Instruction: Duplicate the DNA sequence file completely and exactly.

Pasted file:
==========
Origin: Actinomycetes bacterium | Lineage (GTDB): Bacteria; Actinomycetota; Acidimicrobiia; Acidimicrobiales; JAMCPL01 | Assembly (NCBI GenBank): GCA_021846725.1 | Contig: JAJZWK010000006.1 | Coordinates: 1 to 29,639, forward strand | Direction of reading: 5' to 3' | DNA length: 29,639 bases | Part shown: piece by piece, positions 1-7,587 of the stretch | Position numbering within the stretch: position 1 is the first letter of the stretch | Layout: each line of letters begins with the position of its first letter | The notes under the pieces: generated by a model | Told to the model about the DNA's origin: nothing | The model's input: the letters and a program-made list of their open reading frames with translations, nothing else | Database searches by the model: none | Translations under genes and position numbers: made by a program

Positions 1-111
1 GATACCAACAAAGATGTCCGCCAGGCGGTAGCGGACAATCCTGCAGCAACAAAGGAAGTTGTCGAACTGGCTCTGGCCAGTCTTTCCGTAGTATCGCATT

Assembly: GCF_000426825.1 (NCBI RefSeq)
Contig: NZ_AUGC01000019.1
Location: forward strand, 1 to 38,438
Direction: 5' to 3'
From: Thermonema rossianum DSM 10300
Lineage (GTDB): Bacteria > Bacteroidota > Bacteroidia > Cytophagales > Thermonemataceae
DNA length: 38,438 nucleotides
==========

Origin: Actinomycetes bacterium | Lineage (GTDB): Bacteria; Actinomycetota; Acidimicrobiia; Acidimicrobiales; JAMCPL01 | Assembly (NCBI GenBank): GCA_021846725.1 | Contig: JAJZWK010000006.1 | Coordinates: 1 to 29,639, forward strand | Direction of reading: 5' to 3' | DNA length: 29,639 bases | Part shown: piece by piece, positions 1-7,587 of the stretch | Position numbering within the stretch: position 1 is the first letter of the stretch | Layout: each line of letters begins with the position of its first letter | The notes under the pieces: generated by a model | Told to the model about the DNA's origin: nothing | The model's input: the letters and a program-made list of their open reading frames with translations, nothing else | Database searches by the model: none | Translations under genes and position numbers: made by a program

Positions 1-111
1 GATACCAACAAAGATGTCCGCCAGGCGGTAGCGGACAATCCTGCAGCAACAAAGGAAGTTGTCGAACTGGCTCTGGCCAGTCTTTCCGTAGTATCGCATT

Assembly: GCF_000426825.1 (NCBI RefSeq)
Contig: NZ_AUGC01000019.1
Location: forward strand, 1 to 38,438
Direction: 5' to 3'
From: Thermonema rossianum DSM 10300
Lineage (GTDB): Bacteria > Bacteroidota > Bacteroidia > Cytophagales > Thermonemataceae
DNA length: 38,438 nucleotides